A controversy erupted this past week when Lighthouse Trails published an article by former Assemblies of God pastor Cedric Fisher.

Just ahead of the AG’s General Council (August 7-11 in Anaheim CA), Fisher notes some troubling trends with regard to Israel in official AG documents, including upcoming resolutions.

In particular, Resolution 3 gives pause to those of us who have always appreciated the fact that the AG overall has been staunchly pro Israel. I think of people like David Lewis, a champion for Israel. David was an AG evangelist for 50 years, but he’s been gone now for 10 years.

No one has replaced him.

In fact, whether it is AG influencers like Prof. Paul Alexander, or pastors with Pentecostal roots like Jonathan Martin, a sea change has occurred in the past few years: “Palestine” is now a thing.

Added to this troubling development is the infiltration of such communities by change agents like Brian McLaren (who cleverly networks with Pentecostals and Baptists, even though—my description—he is much more of a mystic and New Ager).

Alexander, Martin, and McLaren are anti-Israel, pro Palestinian speakers and authors.

Back to the AG resolution. I encourage you to go to the Lighthouse Trails website and read the documents for yourself, but essentially, Fisher says that a “peace and justice/peacemaking” theme has emerged within the Assemblies of God, and this does not bode well for Israel support.

I agree with him.

There are few sources willing to inform the laity what is really going on within Evangelicalism, but Lighthouse Trails does. There are a handful of individuals like Pastor Fisher who are willing to do that, as well.

In contrast, denominational power structures and the broader ecumenical coalition allow leaders like Dr. George O. Wood (general superintendent of the AG) to keep the laity in the dark. Now, I don’t mean that Wood himself is part of some diabolical scheme to flip Israel support among evangelicals.

But I do mean that he and others like him have so aligned themselves and their denominations with the Rick Warren-inspired Church Growth Model that it is now impossible to right the ship and return Evangelicalism to a purely biblical teaching approach. When you do that, you ensure that your pulpits will be filled with pragmatists and even change agents who are, I believe, those who have “crept in unawares,” per Jude.

Wood took great exception to Fisher’s article, and he lambasted the author and LT and said they should retract it and apologize.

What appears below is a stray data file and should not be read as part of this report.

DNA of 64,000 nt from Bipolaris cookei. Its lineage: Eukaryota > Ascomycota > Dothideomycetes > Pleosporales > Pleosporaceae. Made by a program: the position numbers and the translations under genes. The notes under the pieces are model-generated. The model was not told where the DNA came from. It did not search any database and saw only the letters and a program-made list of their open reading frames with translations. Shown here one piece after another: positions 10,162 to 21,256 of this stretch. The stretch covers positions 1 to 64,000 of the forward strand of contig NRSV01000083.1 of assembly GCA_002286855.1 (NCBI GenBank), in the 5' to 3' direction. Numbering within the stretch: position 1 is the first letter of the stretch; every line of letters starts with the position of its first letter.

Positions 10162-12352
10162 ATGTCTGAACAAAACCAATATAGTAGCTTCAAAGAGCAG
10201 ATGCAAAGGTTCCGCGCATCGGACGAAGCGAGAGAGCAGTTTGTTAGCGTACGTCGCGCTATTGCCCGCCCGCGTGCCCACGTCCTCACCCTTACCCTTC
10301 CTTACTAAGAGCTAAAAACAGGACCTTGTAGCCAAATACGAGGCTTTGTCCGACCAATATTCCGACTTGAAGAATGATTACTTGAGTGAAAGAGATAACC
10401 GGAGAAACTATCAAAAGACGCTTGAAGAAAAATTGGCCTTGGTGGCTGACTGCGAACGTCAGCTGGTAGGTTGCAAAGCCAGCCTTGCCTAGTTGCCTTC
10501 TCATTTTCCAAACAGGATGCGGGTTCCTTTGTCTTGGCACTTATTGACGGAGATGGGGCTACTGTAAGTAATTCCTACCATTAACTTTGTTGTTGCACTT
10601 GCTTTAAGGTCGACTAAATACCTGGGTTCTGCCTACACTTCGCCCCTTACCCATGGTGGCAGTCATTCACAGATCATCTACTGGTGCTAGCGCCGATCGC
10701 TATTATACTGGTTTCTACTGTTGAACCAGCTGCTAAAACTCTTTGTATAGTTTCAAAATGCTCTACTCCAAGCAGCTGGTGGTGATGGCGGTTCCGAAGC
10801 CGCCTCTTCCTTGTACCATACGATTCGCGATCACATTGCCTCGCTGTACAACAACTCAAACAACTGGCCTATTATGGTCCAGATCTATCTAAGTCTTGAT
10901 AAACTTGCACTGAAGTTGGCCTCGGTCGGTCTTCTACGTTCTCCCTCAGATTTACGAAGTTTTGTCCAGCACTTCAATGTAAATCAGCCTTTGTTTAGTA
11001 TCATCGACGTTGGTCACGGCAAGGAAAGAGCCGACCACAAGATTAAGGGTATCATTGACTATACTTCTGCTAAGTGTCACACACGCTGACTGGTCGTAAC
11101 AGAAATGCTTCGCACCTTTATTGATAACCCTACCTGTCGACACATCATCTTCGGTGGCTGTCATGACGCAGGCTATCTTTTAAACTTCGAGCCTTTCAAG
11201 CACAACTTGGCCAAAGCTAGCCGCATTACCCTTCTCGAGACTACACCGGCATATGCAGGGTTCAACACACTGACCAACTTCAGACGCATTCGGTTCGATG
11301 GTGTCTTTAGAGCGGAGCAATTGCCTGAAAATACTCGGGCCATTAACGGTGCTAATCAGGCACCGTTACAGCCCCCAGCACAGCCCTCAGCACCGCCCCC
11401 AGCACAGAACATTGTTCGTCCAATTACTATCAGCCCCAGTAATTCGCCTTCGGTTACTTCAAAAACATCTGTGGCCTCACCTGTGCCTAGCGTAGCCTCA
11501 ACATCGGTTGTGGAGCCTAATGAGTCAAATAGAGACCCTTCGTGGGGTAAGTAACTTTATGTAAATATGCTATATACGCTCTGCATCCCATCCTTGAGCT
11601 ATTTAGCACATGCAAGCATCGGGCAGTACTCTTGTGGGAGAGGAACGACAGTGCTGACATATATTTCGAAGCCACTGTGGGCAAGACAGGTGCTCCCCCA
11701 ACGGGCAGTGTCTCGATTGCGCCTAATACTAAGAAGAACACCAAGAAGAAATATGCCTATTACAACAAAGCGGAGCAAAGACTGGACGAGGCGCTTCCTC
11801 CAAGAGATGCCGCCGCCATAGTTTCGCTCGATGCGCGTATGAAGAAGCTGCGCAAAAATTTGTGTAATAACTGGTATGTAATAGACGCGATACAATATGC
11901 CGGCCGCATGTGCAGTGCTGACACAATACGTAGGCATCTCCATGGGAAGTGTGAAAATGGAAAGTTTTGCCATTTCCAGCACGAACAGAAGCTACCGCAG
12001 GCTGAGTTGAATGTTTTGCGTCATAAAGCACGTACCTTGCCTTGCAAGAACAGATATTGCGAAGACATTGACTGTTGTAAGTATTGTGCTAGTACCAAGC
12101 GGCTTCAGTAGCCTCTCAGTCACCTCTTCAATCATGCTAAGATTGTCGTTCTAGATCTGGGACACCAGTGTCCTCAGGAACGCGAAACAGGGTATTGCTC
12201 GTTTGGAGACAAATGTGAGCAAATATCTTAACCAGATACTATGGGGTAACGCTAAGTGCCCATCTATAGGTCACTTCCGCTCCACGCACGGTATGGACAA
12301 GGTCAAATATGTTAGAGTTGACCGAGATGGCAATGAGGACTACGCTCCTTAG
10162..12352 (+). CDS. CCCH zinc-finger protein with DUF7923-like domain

He was able to factually say certain things, such as Israel is not actually mentioned in Resolution 3. Yet this is the “argument from silence.” What Resolution 3 does commit the Assemblies of God to is the strange idea that:

“The General Council of the Assemblies of God, district councils, and local churches should be involved in conflict resolution between churches, denominations, races, religions, and countries. We believe justice and peacemaking are necessary complements of compassion ministries, and this should be clearly stated in our Constitution.”

Really? The AG should involve itself in conflict resolution models in other religions and other countries?

I strongly disagree.

Further, the constant use of language such as “justice, peacemaking,” etc. clearly is inspired by leftist activists. This is their verbiage. The title of Resolution 3 is: “Compassion, Justice, and Peacemaking.”

This is precisely the language of the Left. It is used day and night to influence Christian Millennials, and it is working. One key target in their cross-hairs is pro Israel support among evangelicals.

Fisher’s point—that such documents are moving us squarely into a place where Israel is lambasted and demonized—is wholly accurate in my view.

At one point in his pointed response, Wood says he has been to Israel 40 times, as if this cred insulates the denomination from anti-Israel invective. You see, of course, the falseness of this defense. One can visit Israel dozens of times, as many anti-Israel activists do, and not be pro Israel.

I’m not saying that Wood himself is anti-Israel. What I’m saying (and what I think Fisher is saying) is that allowing anti-Israel influences to infiltrate the AG (or SBC, or any other denomination) is the problem.

This can be proven many times over. In the days of Promise Keepers, roughly 20 years ago, networking among denominations and divergent ministries was fast-tracked, intentionally. This ensured that it would be acceptable for, say, a seemingly solid evangelical pastor to recommend Brian McLaren’s books on his blog. Or that a Baptist church sending its staff to a Catalyst Conference—stacked with anti-Israel speakers—was acceptable.

This is the issue.

Again, I encourage you to read the LT website blog for yourself and come to your own conclusions. See if my position makes sense, or Wood’s position makes sense.

As an aside, Wood got his Ph.D. from Fuller Seminary. I mention this because at the time he was there, Fuller was being transformed from an evangelical institution into a left-wing think-thank, thanks to the efforts of people like Daniel Fuller, son of founder Charles Fuller. All this is outlined in Paul Smith’s book, New Evangelicalism, one of the most important books to come out in the last 25 years, at least.

Point being, it can’t be proven that Wood is “anti-Israel,” and I wouldn’t make the charge. Yet in the network in which he moves and works, there are tons of anti-Israel leaders.

That is the problem.

Kudos to Cedric Fisher and Lighthouse Trails for bringing this to our attention. They suffer the slings and arrows of mocking and rage and defamation because of their commitment to the truth.

This is a big deal.

Jim1fletcher@yahoo.com